When using Docker containers in production, we need to ensure that we are following best practices. In this post, we will focus on Ensure images are scanned and rebuilt to include security patches from the CIS Docker Community Benchmark which we discussed previously. The item states that you should scan your images “frequently” for any vulnerabilities and then take the necessary actions to mitigate these vulnerabilities. We will use Anchore Engine in order to accomplish this.

1. What Is Anchore Engine?

Anchore Engine is an open source tool that scans your Docker images for security vulnerabilities. Definitely a powerful tool when you are running Docker containers in production. With Anchore Engine you have an automatic check on your Docker images whether they are up to date before you run them into production. In this post we will focus on Anchore Engine, which is the open source project. Anchore also exists as an Enterprise version which provides you an easier way of configuring Anchore by means of a UI, role based access control, generate reports, etc. A comparison of features between Anchore Engine and Anchore Enterprise can be found here (near the end of the page).

Anchore Engine can be accessed by means of a RESTful API or by means of the Anchore CLI. We will use the latter in this post.

2. Install Anchore Engine

The Anchore Engine can easily be installed by following the installation instructions. A Docker image is available with Anchore Engine and besides that, a PostgreSQL database is needed. It becomes even easier because a Docker Compose yaml file is provided. For more information on Docker Compose, we suggest reading a previous post about this topic.

So, let’s get started. First, we create a configuration directory into our home directory of, in our case, user developer (this is different from the installation instructions where the root path is used).

$ mkdir -p /home/developer/anchorevolume/config

Go to the just created directory /home/developer/anchorevolume/config and download the config.yaml file:

$ curl -O https://raw.githubusercontent.com/anchore/anchore-engine/master/scripts/docker-compose/config.yaml

We will not change anything to the default configuration but you should take a closer look at it in order to tweak it to your preferences. In our case, the default admin user admin with password foobar will be used.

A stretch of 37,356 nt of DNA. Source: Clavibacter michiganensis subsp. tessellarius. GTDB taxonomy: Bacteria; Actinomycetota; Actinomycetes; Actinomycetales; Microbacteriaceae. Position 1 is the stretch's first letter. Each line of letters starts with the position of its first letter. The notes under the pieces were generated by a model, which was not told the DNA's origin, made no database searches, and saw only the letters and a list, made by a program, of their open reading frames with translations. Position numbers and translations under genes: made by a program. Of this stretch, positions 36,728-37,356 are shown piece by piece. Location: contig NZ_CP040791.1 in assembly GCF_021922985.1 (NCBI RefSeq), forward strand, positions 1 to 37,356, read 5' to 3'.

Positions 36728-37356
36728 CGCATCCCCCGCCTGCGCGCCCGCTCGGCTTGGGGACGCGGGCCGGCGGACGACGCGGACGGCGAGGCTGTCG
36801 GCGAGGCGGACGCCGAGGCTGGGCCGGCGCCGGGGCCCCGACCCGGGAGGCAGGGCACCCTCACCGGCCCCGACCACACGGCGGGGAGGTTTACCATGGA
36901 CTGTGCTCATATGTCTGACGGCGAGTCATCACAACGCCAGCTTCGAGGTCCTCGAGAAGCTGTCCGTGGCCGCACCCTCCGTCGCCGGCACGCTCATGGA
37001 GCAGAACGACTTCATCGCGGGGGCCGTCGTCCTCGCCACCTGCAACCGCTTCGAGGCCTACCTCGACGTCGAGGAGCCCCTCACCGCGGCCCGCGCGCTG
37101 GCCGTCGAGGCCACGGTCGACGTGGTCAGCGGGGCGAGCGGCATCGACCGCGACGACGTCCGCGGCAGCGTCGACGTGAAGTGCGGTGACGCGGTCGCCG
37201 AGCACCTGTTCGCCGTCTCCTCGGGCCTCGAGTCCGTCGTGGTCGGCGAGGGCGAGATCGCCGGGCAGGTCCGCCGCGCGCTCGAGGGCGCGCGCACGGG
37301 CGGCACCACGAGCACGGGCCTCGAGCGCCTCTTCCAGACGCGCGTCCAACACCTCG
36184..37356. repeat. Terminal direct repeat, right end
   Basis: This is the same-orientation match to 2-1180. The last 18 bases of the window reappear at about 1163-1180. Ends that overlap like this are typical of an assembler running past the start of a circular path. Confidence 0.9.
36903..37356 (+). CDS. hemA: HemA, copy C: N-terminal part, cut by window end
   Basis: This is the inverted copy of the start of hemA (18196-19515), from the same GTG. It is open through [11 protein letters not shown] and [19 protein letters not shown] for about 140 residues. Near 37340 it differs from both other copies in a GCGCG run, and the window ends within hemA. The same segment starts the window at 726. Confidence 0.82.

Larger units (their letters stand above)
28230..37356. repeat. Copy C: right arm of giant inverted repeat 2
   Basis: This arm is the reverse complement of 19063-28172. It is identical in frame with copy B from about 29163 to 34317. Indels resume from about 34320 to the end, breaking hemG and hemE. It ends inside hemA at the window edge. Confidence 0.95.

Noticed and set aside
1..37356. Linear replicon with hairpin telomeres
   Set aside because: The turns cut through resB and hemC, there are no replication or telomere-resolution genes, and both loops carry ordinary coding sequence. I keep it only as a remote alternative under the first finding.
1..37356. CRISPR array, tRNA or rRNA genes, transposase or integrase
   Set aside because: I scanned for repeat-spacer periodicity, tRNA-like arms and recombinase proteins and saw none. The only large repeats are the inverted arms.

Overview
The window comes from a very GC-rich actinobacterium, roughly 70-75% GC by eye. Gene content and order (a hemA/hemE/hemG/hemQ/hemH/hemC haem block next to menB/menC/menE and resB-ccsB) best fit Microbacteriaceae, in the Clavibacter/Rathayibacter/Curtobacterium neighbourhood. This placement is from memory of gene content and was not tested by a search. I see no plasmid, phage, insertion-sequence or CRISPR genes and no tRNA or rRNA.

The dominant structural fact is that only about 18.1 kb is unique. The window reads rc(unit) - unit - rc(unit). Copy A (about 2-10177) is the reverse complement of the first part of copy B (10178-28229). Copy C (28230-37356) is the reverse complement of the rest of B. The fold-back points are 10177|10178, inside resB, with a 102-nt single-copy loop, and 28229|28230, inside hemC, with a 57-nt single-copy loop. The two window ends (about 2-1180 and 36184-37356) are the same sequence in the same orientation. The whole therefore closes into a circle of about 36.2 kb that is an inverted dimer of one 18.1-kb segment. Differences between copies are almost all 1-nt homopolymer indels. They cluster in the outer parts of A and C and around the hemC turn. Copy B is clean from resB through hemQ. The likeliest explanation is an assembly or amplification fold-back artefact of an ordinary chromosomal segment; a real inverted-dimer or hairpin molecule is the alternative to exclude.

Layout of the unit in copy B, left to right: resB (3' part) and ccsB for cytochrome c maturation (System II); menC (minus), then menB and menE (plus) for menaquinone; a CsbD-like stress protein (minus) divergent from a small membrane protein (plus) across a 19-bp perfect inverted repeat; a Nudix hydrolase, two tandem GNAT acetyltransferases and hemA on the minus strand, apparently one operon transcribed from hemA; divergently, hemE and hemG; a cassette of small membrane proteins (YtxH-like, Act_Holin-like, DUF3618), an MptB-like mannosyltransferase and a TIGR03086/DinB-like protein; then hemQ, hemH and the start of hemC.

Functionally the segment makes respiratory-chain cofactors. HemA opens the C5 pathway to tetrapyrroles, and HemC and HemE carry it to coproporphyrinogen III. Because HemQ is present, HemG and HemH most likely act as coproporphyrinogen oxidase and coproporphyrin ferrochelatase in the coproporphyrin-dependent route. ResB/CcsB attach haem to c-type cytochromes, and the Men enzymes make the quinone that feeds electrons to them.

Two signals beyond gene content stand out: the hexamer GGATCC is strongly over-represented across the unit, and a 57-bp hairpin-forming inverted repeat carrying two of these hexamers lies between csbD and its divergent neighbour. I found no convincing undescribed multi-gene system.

We also need a directory to store the data for our PostgreSQL database:

$ mkdir -p /home/developer/anchorevolume/db

As mentioned before, we will run Anchore Engine by means of Docker Compose. Go to the directory /home/developer/anchorevolume and download the docker-compose.yaml file:

$ curl -O https://raw.githubusercontent.com/anchore/anchore-engine/master/scripts/docker-compose/docker-compose.yaml

From within the same directory, run the following command which will pull the Docker images for Anchore Engine and PostgreSQL:

$ docker-compose pull

The only thing left to do, is to run Anchore Engine in silent mode:

$ docker-compose up -d

3. Install Anchore CLI

We will use Anchore CLI in order to control the Anchore Engine. Installation of Anchore CLI is also fairly simple. We are using Ubuntu 18.04, installation instructions for other platforms are available here.

$ apt-get update
$ apt-get install python-pip
$ pip install anchorecli

We also had to source our .profile file in order to get Anchore CLI working:

$ source ~/.profile

Correct installation can be verified by issuing the following command:

$ anchore-cli --version

With every other command, you will have to provide the Anchore Engine credentials by means of the parameters --u for the user, --p for the password and --url for accessing the Anchore Engine API. Another way is to define these parameters as environment variables. This way, you will not have to provide them with every command. In our case, this will be:

$ ANCHORE_CLI_URL=http://localhost:8228/v1

4. Analyze a Docker Image